Where was it invented?

This is an easy question to answer. Ask any Italian. Espresso coffee was invented in Italy in the early 1900s. Still, it took many years to perfect now, if you’re talking about the American version of espresso coffee that was also invented in Italy during the Italian war.

How to make an espresso

 

History of Espresso: Interesting Facts about Your Favorite Coffee

Coffee is usually “rested” a few days in order to allow for off-gassing of CO2, which affects brewing—but depending on how it’s packaged, you should start using the coffee within a couple of weeks of roasting and finish any opened packages quickly.

  1. Choose the type of coffee bean you want.
  2. Grind and measure your coffee beans. Most people recommend using a scale until you know how to get the right amount yourself.
  3. Distribute and tamp down your shot. You want to make sure your grounds are distributed evenly.
  4. Pull your shot – most people recommend running your machine briefly without the portafilter.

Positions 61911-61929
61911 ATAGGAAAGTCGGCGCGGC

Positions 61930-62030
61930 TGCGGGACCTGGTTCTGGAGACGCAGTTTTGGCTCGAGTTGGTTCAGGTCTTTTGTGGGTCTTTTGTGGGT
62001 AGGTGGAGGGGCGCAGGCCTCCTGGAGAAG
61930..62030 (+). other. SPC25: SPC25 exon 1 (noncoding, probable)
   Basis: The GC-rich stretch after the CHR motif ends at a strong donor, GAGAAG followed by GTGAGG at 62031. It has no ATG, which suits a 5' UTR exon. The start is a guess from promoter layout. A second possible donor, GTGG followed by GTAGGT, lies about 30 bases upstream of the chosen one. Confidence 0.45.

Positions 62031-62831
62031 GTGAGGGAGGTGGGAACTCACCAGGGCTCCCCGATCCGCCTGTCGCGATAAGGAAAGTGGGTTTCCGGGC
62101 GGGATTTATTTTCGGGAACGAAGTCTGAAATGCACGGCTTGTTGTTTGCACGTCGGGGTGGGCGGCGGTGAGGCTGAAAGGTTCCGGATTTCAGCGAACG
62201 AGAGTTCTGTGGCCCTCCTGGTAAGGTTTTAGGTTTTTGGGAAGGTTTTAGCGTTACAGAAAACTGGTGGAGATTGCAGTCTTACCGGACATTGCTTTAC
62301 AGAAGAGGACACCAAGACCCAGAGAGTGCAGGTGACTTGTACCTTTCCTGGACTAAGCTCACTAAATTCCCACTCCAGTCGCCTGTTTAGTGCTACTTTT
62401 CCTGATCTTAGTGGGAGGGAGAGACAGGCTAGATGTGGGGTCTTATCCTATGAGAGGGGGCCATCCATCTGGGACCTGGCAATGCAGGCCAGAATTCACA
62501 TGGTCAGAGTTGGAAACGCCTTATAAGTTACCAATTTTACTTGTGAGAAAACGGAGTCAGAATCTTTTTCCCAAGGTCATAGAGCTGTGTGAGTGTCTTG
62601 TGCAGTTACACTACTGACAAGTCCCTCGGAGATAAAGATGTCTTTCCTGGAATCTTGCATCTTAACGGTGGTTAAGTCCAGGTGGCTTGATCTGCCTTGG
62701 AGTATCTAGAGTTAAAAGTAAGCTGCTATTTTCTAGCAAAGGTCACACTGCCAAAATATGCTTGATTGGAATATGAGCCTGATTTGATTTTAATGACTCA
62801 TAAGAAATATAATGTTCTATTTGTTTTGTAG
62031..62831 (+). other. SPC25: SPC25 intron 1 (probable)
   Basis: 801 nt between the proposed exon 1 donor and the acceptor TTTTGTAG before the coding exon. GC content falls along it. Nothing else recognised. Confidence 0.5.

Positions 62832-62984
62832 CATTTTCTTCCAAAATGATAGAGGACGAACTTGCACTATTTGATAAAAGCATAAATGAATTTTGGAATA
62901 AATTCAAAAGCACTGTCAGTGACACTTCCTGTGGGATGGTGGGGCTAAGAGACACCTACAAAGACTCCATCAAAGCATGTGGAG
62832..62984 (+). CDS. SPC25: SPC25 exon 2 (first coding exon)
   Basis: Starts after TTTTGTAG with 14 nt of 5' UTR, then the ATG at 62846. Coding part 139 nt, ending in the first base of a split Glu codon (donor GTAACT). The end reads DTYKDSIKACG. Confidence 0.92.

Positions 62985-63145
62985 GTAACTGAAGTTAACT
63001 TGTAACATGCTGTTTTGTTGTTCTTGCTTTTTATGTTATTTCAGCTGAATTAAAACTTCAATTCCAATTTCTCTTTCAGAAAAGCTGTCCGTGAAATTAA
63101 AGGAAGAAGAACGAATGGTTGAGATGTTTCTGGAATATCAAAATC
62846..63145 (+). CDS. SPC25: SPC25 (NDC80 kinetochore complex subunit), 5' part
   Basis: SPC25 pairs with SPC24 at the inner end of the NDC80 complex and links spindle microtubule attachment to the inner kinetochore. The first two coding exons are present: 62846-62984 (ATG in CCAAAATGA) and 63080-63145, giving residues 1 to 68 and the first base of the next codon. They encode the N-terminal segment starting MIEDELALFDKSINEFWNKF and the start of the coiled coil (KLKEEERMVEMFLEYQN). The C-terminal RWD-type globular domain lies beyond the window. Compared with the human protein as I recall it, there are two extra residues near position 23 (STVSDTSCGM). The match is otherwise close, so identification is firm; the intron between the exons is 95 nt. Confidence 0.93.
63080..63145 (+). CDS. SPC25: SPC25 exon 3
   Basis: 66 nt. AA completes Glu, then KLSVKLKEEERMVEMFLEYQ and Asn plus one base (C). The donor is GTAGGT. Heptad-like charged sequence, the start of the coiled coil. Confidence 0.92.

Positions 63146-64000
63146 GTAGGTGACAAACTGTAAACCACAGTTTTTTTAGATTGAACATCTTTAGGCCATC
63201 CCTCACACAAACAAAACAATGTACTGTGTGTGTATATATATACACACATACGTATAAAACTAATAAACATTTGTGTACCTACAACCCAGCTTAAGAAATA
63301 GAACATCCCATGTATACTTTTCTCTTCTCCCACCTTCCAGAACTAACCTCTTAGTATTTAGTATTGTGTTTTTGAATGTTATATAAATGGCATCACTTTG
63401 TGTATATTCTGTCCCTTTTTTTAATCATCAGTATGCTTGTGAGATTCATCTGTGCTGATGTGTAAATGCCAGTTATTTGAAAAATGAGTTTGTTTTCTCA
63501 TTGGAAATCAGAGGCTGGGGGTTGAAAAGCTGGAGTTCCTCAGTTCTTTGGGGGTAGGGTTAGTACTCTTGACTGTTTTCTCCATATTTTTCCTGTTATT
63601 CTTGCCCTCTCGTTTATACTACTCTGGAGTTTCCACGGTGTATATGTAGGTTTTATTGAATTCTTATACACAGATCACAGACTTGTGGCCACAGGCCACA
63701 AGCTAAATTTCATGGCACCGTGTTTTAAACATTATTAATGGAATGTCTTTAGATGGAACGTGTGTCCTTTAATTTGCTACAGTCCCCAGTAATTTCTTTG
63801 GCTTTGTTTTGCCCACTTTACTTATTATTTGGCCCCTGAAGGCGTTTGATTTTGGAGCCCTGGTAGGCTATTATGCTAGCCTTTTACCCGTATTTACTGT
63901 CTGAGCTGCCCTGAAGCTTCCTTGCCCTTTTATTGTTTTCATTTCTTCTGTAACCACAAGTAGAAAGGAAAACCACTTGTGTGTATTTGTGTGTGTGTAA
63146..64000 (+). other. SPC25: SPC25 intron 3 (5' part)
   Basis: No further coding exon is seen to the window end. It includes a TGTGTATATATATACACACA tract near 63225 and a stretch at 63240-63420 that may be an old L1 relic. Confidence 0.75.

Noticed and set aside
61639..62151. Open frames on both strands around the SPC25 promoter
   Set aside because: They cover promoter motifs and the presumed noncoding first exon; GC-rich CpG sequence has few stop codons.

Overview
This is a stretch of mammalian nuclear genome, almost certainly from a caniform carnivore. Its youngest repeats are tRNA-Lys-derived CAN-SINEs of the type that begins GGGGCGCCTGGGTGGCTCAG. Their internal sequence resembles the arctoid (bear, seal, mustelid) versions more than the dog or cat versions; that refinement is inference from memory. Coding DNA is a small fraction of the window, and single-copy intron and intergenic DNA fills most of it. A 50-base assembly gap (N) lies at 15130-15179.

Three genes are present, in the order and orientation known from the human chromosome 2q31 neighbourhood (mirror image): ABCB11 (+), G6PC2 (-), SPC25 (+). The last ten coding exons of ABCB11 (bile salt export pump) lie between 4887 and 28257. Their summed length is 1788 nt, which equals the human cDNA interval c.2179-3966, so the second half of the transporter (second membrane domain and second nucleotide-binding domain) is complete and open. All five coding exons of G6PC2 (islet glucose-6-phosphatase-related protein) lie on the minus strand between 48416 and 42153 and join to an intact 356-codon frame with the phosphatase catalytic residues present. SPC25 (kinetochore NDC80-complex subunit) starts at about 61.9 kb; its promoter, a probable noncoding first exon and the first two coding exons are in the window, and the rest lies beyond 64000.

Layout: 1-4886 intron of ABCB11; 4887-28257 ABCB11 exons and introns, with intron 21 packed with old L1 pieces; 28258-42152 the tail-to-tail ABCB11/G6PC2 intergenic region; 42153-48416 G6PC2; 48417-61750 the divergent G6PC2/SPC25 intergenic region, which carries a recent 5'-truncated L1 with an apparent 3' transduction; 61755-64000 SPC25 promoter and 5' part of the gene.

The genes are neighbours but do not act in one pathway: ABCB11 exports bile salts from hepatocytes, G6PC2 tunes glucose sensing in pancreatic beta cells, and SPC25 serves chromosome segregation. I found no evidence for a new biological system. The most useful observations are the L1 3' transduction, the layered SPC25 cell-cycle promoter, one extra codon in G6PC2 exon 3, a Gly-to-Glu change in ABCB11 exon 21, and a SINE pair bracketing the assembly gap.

5. Now you can froth the milk if you’re using it.

Final thoughts

After reading this, that morning cup of espresso coffee probably seems a bit more interesting. Who knew your morning drink has been around since the 1800s and is still evolving. So the next time you run to your favorite coffee shop, think about all that has gone into selecting the right beans to bring out the robust flavor of your favorite coffee.

References

1.
The History of Coffee
Coffee grown worldwide can trace its heritage back centuries to the ancient coffee forests on the Ethiopian plateau.
2.
History of Espresso and the First Espresso Machine
Espresso is a type of coffee made by brewing in a special way.
3.
Americans Wake Up and Smell the Coffee
Coffee-drinking in the United States has remained fairly stable for the last 10 years, having leveled off after declining from its peak in 1962.
4.
Americano | The History Of The Americano
Up to this point, black coffee was the norm, so how did we come to embrace the Americano as a daily coffee staple?
Leave a Reply

Your email address will not be published. Required fields are marked *